April 29, 2010 | by Patrick Folliard
No lie: This play is a good time

While Shakespeare’s plays were often penned and performed for England’s elite, they were also intended for the masses. The bard’s more common contemporaries understood and appreciated his work, regularly flocking to the Globe Theatre to catch his latest tragic romance or suspenseful gore fest.

How fitting then that the Shakespeare Theatre Company’s (STC) spring offering “The Liar”— David Ives’ ridiculously (in the good way) rhyming adaptation of Pierre Corneille’s 17th century comedy — is so fabulously fun and accessible. With Ives’ jokes and Michael Kahn’s unswerving direction, the production is indeed a crowd pleaser.

The quick-paced romp’s title fibber, Dorante (Christian Conn), arrives in Paris armed with some introductions, a bit of dash, and a whole lotta imagination. Passing himself off as a war hero (when, in fact, Dorante like his creator Corneille is a lawyer from the provinces), he hires likable wise-guy Cliton (Adam Green) as his valet and sets straight away to wooing the city of light’s lovelier ladies — namely fair Clarice (Erin Partin) whom he mistakes for her sidekick Lucrece (Miriam Silverman), leading to all sorts of farcical confusion.

As Dorante, Conn is convincingly pathological — he lies speedily and with relish. And while many of his untruths are harmless, a few do land him in some very sticky situations; but alas, he’s not bothered, after all, this world class prevaricator’s credo is “The unimagined life is not worth living.”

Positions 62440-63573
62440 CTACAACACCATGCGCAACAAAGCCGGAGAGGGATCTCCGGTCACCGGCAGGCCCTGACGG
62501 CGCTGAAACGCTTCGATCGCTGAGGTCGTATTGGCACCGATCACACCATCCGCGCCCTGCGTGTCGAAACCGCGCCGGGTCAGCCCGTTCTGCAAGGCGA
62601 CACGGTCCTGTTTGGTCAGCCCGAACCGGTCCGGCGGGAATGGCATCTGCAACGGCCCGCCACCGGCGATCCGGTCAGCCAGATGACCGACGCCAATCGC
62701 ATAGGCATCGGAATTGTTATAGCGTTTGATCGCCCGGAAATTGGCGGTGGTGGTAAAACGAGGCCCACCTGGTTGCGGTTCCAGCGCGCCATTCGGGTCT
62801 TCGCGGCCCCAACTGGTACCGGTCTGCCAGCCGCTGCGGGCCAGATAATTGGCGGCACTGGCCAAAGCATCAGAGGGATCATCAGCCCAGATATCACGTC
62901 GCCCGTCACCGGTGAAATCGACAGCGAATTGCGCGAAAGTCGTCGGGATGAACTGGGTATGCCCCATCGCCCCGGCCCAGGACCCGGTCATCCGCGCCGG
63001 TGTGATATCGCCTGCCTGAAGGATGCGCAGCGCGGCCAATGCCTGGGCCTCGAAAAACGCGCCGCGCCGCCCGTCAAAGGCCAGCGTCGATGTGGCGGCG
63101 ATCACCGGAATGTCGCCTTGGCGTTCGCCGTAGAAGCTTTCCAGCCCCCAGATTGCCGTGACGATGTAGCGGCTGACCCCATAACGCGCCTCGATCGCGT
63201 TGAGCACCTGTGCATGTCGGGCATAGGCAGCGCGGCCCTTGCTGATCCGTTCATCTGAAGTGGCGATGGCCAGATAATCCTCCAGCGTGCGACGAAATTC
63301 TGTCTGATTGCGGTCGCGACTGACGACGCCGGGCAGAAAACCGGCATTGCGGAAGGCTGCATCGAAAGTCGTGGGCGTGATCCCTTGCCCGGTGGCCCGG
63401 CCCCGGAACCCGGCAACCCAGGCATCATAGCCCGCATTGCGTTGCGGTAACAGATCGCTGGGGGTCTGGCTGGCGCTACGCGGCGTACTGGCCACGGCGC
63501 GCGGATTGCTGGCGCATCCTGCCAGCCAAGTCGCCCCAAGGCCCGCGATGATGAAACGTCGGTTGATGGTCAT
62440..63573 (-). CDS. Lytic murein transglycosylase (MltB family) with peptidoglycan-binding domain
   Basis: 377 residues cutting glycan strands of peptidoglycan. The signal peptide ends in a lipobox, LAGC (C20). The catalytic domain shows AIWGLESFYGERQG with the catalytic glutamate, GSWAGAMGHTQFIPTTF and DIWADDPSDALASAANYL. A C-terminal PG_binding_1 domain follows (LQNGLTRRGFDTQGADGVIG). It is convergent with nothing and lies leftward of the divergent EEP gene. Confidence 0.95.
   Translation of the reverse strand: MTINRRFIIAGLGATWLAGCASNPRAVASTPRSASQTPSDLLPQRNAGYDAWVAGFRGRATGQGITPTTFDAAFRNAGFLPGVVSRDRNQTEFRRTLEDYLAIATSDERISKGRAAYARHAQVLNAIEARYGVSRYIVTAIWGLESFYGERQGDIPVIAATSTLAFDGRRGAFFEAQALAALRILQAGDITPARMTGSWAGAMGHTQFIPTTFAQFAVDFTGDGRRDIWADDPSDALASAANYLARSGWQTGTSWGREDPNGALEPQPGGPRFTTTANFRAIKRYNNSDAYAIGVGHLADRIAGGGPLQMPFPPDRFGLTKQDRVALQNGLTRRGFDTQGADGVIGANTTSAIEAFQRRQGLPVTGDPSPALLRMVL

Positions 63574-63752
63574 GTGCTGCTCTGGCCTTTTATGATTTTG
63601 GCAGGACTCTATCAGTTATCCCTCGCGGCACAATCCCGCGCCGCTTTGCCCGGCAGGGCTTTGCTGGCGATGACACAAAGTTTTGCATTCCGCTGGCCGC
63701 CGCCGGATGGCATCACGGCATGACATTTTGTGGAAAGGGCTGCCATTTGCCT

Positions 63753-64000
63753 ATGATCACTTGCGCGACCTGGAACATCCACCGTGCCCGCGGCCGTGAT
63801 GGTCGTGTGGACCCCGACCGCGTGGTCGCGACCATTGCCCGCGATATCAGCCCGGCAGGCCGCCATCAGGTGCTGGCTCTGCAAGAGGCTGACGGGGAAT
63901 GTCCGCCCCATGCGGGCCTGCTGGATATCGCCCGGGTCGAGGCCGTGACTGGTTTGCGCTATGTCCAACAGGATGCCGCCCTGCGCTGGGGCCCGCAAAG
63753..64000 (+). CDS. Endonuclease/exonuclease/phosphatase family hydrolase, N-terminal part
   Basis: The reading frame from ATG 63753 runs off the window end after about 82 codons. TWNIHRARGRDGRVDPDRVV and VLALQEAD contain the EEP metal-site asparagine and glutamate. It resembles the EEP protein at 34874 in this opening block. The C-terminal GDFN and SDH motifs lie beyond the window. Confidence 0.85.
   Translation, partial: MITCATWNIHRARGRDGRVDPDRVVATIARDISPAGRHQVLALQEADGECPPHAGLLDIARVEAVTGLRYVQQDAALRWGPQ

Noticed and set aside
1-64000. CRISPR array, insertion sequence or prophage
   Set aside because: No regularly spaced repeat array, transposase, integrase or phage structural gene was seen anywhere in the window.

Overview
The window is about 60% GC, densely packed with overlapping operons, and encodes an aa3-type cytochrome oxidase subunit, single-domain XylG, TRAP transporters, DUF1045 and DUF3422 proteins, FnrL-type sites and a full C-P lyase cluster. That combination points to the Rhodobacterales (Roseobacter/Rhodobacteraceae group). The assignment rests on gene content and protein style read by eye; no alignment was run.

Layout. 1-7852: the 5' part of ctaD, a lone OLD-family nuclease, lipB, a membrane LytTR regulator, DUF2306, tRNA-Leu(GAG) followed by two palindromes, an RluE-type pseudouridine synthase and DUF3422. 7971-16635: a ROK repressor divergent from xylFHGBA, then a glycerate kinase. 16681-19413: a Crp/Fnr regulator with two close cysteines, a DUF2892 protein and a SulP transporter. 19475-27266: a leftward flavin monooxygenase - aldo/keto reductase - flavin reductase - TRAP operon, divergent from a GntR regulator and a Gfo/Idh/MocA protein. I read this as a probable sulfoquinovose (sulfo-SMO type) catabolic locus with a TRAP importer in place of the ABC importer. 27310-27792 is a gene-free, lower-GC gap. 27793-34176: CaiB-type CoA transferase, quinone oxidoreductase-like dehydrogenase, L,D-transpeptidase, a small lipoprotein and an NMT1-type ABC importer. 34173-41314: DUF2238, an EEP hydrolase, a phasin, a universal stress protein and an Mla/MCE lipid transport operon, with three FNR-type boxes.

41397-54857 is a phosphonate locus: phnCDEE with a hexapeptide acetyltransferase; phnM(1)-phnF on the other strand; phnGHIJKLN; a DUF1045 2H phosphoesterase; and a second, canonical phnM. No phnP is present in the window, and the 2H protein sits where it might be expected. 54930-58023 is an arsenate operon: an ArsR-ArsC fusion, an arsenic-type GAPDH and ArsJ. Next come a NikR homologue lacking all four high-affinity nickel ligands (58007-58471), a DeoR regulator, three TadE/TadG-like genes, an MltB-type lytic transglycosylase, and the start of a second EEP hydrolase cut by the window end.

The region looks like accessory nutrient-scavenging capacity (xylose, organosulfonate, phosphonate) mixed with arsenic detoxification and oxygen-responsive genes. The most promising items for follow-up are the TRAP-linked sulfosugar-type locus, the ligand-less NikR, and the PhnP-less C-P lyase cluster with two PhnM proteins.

And Ives’ pun and anachronism-filled script written entirely in verse only adds to the madness. For instance, Cliton gives Dorante the goods on Lucrece’s father “Perander. Rich as God. A Tuscan villa. Ski place in Gstaad.”

Per usual, STC regular Aubrey Deeker is excellent as Philiste, a level-headed gentleman who, like the audience, isn’t fooled by Dorante for a moment. Deeker eases comfortably into Ives’ sometimes dizzying verse and plays with the language. Similarly, Colleen Delaney is terrific as a pair of identical — but very different — twin servants, Isabelle and Sabine; and David Sabin fares well as the liar’s clueless father.

Staged by STC’s gay artistic director Michael Kahn, “The Liar” is a tight, fun-loving production with a very fine, on point cast. Designer Alexander Dodge has wittily set the Parisian scene with an outsized blue and white sign (Place Royal) and enormous topiary poodle. Murrell Horton’s grand period togs succeed in flattering corseted ladies and booted swashbucklers (although the closest thing to a sword fight is an amusingly staged duel between Dorante and his handsome foil Alcippe, played by Tony Roach.

It’s tempting to term “The Liar” as fun spring fluff, but the great labor that obviously went into updating the classical source material demands otherwise. In the program, Ives describes his gargantuan task as a “translaptation, i.e., a translation with heavy dose of adaptation.” He adds that he writes what “Corneille would have written today but in English.” In addition, the comedy expresses some keenly perceived views on the world — past and present.

But mostly, “The Liar” is a good time. And while you won’t find STC’s staid audiences picnicking in the stalls or razzing the actors like the rowdy patrons at Shakespeare’s Globe, they’re definitely enjoying themselves just the same.

‘The Liar’
Through May 29
Shakespeare Theatre Company
Lansburgh Theatre, 450 7th Street NW
202-547-1122
www.shakespearetheatre.org

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